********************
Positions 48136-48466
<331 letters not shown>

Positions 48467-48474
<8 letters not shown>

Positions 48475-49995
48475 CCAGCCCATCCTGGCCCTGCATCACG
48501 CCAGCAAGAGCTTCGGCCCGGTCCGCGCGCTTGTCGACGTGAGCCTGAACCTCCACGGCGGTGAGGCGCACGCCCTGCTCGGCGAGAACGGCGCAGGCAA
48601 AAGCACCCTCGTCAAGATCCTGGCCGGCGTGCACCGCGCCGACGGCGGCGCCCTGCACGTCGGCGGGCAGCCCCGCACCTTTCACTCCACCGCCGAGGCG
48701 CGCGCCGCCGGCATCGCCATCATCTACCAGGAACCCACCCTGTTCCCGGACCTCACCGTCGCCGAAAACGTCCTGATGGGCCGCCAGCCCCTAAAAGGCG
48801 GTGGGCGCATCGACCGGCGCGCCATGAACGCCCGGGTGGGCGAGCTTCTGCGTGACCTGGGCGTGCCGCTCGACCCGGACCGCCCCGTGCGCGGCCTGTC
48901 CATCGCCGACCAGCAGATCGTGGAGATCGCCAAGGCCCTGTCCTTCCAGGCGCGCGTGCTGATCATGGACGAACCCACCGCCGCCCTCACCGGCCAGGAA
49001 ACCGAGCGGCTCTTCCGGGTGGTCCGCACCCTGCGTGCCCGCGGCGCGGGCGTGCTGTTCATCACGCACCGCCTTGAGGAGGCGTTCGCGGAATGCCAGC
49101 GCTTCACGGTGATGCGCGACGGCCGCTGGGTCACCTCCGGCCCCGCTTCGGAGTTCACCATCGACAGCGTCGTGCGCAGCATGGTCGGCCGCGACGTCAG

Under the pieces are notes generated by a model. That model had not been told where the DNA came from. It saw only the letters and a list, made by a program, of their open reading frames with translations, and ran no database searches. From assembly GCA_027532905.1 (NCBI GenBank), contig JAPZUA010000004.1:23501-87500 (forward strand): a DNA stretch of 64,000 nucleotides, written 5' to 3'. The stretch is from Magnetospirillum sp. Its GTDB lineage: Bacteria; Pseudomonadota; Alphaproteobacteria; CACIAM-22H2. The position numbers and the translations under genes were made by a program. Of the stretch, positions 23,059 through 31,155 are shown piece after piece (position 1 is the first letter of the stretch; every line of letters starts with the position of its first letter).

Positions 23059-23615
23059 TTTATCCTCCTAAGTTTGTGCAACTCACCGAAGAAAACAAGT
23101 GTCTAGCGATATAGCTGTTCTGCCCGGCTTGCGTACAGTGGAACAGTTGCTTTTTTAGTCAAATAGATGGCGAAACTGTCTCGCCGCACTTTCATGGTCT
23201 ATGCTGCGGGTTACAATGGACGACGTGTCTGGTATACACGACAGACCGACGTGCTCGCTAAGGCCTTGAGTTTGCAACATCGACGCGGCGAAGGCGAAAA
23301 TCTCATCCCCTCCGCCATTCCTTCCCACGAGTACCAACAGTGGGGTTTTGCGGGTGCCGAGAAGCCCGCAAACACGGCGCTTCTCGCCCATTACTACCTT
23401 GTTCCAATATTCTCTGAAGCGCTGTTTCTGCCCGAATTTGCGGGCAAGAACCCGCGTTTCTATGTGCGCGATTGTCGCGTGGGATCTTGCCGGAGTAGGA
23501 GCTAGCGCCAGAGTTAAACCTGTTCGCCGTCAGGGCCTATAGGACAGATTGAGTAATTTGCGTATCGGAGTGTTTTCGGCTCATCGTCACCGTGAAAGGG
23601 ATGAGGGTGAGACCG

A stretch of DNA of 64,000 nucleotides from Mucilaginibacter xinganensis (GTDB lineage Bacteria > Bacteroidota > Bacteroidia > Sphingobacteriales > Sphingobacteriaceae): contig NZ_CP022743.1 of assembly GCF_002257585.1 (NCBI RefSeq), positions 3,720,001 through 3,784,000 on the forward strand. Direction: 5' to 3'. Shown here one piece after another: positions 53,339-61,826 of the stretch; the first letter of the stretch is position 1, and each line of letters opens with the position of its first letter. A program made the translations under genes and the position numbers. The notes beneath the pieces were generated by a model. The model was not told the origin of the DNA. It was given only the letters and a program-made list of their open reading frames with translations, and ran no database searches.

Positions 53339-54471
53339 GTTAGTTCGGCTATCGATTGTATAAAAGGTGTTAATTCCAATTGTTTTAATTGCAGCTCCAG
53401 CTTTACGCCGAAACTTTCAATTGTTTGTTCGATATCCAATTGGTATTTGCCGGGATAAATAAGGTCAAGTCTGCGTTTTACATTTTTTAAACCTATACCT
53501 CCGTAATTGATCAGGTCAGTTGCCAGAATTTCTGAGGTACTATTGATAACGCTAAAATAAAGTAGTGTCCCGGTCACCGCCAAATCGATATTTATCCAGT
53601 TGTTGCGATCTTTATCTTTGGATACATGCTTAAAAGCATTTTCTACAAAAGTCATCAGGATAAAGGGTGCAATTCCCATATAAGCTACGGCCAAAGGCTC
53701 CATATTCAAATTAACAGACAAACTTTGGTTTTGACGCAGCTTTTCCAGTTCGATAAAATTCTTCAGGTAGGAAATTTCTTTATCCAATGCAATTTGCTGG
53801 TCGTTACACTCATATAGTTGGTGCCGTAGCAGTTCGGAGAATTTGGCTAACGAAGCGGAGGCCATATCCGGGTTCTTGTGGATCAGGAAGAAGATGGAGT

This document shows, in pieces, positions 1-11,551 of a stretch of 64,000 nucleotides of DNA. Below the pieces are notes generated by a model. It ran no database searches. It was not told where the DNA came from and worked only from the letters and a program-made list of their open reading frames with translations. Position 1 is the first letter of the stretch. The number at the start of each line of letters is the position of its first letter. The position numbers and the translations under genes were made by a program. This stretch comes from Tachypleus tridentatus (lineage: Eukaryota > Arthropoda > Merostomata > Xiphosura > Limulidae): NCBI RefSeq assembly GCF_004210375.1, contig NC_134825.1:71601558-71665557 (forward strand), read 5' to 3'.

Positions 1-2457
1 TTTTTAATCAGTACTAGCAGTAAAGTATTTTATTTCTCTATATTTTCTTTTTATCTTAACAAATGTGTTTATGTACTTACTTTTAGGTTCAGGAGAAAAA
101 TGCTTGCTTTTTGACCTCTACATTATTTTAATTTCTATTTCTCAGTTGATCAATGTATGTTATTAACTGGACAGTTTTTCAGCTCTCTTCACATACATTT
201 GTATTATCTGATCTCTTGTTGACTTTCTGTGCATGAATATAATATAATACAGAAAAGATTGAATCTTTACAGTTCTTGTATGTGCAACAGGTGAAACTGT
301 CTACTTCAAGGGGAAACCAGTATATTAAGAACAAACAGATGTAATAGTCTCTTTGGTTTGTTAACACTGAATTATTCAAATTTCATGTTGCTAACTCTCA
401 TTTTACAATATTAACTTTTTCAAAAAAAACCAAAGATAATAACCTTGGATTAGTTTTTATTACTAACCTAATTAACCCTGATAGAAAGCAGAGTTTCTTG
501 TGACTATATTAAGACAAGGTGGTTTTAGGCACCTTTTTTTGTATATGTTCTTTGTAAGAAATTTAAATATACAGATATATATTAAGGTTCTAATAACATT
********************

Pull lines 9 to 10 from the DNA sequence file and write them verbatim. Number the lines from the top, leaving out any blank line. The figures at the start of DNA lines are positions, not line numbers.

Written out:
48701 CGCGCCGCCGGCATCGCCATCATCTACCAGGAACCCACCCTGTTCCCGGACCTCACCGTCGCCGAAAACGTCCTGATGGGCCGCCAGCCCCTAAAAGGCG
48801 GTGGGCGCATCGACCGGCGCGCCATGAACGCCCGGGTGGGCGAGCTTCTGCGTGACCTGGGCGTGCCGCTCGACCCGGACCGCCCCGTGCGCGGCCTGTC